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US join Vienna aimed at reviving the Iran nuclear deal

US join Vienna aimed at reviving the Iran nuclear deal

US join Vienna aimed at reviving the Iran nuclear deal

The United States will join talks in Vienna aimed at reviving the Iran nuclear deal,

which the Trump administration abandoned in 2018.

President Joe Biden has said he wants to return to the landmark accord.

But the six remaining state parties need to find a way for him to lift the

sanctions imposed by his predecessor and for Iran to return to the agreed

limits on its nuclear programme. Iran has said it will not meet

the US face to face until that happens.

The top US officials attending the meeting in Austria will reportedly be

based in a different hotel to the one hosting the meeting of the delegations

from Iran and the other world powers – China, France, Germany, Russia and

the UK. European officials will act as intermediaries.

“We don’t underestimate the scale of the challenges ahead,”

US state department spokesman Ned Price told reporters on Monday.

“These are early days. We don’t anticipate an early or immediate breakthrough,

as these discussions, we fully expect, will be difficult.”

US join Vienna aimed at reviving the Iran nuclear deal
US join Vienna aimed at reviving the Iran nuclear deal
Mr Biden’s special envoy for Iran, Robert Malley, told PBS Newshour last week

that his goal was to “see whether we could agree on a road map back to

compliance for both sides”. He added: “The United States knows that,

in order to get back into compliance, it’s going to have to lift those sanctions that

are inconsistent with the deal that was reached with Iran.”

When asked about the comments at a news conference in Tehran on Tuesday,

Iranian government spokesman Ali Rabiei said he “saluted” them.

“We find this position realistic and promising,” he added. “It could be the start

of correcting the bad process that had taken diplomacy to a dead end.”

Mr Rabiei reiterated that Iran was “ready to mutually return to all its obligations in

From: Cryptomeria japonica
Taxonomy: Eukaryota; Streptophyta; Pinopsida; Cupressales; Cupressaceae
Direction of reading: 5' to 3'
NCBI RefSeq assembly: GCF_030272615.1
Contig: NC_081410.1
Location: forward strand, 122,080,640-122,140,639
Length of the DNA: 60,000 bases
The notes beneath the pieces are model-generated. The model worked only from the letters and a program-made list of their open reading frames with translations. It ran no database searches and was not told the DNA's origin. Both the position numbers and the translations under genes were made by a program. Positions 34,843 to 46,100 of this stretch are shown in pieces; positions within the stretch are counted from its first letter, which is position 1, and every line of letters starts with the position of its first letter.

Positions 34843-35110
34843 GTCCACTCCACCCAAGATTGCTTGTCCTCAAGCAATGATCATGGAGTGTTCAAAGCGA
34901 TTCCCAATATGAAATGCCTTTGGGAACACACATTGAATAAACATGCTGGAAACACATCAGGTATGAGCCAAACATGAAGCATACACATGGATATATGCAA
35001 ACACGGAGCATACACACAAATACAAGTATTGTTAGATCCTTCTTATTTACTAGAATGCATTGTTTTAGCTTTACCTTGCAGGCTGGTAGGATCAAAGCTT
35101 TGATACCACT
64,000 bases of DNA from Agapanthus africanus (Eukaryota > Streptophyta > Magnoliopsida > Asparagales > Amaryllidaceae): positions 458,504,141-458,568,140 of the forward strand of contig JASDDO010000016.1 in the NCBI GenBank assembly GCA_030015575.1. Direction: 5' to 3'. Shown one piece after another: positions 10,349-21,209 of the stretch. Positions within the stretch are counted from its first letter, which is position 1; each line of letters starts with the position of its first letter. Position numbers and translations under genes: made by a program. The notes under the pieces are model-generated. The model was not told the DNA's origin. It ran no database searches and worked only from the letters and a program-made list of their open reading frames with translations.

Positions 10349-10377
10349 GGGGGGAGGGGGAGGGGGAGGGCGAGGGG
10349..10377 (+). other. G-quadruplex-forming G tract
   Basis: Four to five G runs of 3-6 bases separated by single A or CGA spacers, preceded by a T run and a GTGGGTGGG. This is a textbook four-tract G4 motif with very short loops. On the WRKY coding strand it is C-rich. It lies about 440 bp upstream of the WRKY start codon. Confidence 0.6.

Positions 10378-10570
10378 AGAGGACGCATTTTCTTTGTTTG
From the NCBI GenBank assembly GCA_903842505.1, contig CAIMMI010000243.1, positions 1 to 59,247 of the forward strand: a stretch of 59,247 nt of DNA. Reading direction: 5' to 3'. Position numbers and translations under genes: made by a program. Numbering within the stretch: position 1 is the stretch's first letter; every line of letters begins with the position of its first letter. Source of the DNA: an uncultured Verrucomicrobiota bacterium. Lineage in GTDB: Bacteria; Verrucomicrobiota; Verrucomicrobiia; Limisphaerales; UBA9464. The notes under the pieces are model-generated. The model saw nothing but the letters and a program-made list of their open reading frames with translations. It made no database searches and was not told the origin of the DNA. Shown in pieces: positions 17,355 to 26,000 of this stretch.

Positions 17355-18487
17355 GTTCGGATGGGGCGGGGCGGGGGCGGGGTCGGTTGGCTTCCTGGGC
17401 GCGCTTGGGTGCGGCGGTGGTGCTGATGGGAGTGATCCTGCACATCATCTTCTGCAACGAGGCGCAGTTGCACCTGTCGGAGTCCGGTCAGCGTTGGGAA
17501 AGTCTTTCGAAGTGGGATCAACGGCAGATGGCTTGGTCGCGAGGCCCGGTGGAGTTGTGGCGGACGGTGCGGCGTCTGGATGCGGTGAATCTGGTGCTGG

the shortest possible time after verifying the fulfilment of the obligations by the other parties”.

The nuclear deal, known as the Joint Comprehensive Plan of Action (JCPOA),

has been in intensive care since Donald Trump pulled the US out of it.

He said it was based on “a giant fiction that a murderous regime desired only

a peaceful nuclear energy programme” and reinstated crippling economic sanctions

in an attempt to compel Iran to negotiate a replacement.

Iran, which insists it does not want nuclear weapons, refused to do so and

retaliated by rolling back a number of key commitments under the accord.

Since the end of the year it has accelerated the breaches in an attempt to increase

pressure on the US. They have included operating advanced centrifuges to enrich

uranium, resuming enrichment to 20% concentration of the most fissile U-235 isotope,

and building a stockpile of that material.

The nuclear deal only allows Iran to produce and store limited quantities of

uranium enriched up to 3.67% concentration, which can be used to produce fuel

for commercial nuclear power plants. Uranium that is enriched to 90% or more

can be used to make nuclear weapons. Iran’s government has said the steps

were taken to comply with a law passed by parliament following

the assassination in November of the top nuclear scientist, Mohsen Fakhrizadeh,

which Iranian officials blamed on Israel.

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